Ryan Blethen discusses the press, media and democracy. Daily Democracy is part of the Democracy Papers, a series of articles, essays and editorial opinion examining threats to our freedoms of speech and the press.
January 29, 2008 3:11 PM
Posted by Ryan Blethen
In case you missed it, here is a link to the Democracy Paper edit that ran Monday. The edit dealt with another assault on open records. The edit follows a Times story about the Washington Cities Insurance Authority, a public agency, threatening to pull Monroe's liability insurance because city officials wanted to make it easier for the citizens to obtain public records.
Seems the public's right to know what their elected officials are doing comes under attack every legislative session. Check out this bill from Rep. Bill Hinkle, R-Cle Elum. A Times story on the bill can be found here. The legislation would keep private personal information about a police officer and their family. Phone numbers, addresses, dates of birth, and property tax records would all fall under the bill.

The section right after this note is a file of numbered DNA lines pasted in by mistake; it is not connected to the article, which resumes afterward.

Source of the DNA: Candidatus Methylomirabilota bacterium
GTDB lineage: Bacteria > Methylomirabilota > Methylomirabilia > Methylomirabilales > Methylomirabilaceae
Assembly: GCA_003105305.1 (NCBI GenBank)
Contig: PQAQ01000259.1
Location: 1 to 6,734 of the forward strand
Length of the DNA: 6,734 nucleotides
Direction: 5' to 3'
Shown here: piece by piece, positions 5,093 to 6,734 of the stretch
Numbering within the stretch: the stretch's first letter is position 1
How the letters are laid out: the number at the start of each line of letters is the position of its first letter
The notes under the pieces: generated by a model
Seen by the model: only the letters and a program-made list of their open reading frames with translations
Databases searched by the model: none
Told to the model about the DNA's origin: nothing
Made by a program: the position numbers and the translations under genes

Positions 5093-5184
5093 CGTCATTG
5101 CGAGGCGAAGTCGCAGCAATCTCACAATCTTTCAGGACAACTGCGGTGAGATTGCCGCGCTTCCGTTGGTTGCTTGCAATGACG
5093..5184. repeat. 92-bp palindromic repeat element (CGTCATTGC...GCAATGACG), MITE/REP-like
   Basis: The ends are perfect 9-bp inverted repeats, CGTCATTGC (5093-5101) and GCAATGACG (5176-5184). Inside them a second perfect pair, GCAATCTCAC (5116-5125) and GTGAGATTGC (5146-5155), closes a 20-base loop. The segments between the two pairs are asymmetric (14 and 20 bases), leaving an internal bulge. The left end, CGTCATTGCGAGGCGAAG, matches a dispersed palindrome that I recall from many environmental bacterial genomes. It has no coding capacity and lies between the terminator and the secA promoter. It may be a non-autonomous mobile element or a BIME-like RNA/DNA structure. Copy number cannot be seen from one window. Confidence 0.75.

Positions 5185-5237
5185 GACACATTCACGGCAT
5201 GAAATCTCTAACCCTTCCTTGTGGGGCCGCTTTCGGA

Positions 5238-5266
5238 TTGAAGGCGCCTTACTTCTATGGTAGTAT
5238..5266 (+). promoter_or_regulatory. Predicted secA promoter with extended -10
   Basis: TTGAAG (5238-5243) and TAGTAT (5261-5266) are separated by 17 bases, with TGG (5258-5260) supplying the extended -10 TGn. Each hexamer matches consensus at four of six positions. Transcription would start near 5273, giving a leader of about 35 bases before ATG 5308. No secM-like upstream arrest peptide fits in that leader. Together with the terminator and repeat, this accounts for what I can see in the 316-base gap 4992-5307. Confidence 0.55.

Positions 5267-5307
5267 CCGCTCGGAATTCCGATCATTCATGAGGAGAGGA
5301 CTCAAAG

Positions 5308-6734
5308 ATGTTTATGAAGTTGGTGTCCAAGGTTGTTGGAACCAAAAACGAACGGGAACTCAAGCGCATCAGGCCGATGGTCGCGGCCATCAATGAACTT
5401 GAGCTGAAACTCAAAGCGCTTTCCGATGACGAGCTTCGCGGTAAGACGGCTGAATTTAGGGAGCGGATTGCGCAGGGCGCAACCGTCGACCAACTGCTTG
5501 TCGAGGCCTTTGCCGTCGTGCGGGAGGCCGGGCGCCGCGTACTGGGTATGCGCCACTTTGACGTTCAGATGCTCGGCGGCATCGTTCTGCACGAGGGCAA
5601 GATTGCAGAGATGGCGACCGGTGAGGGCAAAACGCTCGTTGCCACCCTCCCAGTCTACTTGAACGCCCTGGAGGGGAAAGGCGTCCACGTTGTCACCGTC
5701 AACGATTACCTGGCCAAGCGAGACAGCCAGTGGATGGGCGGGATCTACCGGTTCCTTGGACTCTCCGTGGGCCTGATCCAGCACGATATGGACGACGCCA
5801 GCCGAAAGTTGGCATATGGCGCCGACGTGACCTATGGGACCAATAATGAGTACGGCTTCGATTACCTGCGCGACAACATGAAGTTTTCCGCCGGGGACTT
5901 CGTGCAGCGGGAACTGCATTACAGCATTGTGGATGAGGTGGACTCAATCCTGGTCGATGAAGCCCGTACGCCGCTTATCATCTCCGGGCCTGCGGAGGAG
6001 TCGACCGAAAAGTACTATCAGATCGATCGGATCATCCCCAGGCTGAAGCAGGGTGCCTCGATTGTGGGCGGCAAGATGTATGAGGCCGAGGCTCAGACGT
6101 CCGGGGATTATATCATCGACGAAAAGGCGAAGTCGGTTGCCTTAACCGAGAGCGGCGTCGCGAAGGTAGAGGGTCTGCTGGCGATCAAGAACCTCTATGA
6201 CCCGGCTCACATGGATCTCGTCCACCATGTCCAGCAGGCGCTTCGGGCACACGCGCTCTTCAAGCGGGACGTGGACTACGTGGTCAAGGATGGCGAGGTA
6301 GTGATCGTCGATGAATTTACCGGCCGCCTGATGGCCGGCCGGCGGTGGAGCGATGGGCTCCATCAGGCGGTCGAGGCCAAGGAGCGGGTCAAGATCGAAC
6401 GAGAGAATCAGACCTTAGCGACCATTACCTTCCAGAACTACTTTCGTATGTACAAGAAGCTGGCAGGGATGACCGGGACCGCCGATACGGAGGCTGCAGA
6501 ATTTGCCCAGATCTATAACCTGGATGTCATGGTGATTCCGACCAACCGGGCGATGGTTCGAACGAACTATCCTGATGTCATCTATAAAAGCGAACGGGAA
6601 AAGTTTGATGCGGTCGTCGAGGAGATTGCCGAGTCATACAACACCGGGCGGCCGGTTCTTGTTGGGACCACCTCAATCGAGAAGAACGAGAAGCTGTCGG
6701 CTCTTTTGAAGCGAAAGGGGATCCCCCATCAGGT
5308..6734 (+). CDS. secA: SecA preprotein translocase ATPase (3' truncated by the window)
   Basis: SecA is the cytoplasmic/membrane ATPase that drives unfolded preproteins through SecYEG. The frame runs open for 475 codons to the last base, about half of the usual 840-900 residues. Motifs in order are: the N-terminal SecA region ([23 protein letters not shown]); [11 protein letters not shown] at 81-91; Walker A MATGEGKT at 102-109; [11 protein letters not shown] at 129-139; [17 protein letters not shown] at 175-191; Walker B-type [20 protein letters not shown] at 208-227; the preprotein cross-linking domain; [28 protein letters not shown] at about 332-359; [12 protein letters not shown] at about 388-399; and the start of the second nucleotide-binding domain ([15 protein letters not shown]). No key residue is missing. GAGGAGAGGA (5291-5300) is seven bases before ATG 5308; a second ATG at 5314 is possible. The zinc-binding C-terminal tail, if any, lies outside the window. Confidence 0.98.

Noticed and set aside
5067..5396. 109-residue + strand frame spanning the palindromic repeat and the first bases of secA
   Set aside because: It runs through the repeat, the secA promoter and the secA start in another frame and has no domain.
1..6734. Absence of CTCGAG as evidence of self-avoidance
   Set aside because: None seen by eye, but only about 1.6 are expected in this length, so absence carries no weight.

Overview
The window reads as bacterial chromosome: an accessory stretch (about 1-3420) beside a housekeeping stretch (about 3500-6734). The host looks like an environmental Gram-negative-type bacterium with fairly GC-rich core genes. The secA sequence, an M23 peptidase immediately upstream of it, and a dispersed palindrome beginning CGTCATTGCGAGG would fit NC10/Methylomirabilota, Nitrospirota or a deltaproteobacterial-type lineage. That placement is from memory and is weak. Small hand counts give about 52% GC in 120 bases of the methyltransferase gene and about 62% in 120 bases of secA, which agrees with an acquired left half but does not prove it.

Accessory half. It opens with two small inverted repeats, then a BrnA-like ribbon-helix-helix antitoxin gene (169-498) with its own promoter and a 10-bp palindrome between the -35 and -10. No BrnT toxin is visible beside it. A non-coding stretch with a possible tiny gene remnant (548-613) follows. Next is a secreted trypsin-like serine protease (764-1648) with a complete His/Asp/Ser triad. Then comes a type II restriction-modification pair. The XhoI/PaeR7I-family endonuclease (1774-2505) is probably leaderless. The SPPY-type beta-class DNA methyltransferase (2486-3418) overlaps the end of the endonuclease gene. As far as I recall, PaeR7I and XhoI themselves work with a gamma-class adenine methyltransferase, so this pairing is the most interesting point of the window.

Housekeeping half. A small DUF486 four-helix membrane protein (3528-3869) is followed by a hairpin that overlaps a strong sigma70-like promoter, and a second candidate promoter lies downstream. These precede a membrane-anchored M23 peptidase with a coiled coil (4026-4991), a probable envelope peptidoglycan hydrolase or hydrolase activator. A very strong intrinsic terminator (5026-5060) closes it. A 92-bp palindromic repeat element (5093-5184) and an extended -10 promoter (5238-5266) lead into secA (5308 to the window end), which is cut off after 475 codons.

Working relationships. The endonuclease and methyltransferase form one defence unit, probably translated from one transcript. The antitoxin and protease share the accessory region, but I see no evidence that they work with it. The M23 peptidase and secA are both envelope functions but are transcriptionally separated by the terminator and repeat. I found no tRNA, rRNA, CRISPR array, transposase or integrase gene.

The WCIA and Hinkle are way out of line. An insurance group has no business trying to undermind the state's public records law. And Hinkle's bill raises all sorts of questions, and potential situations for abuse. If the bill became law, officers and their supervisors would be notified that a citizen had requested information about the officer. The supervisor and officer would be given the name and city of the person requesting the information.
Let's play along with Hinkle's is "what if" game. What if an policeman is notified that a reporter has requested identifying information like date of birth. Common practice, and essential to accurate reporting. What if that policeman does not like that the reporter, or citizen, has requested that information. You get the idea. What if is a bad way to legislate. And it is not as if Washington's police officers have not been hit by a rash of personal information abuse.
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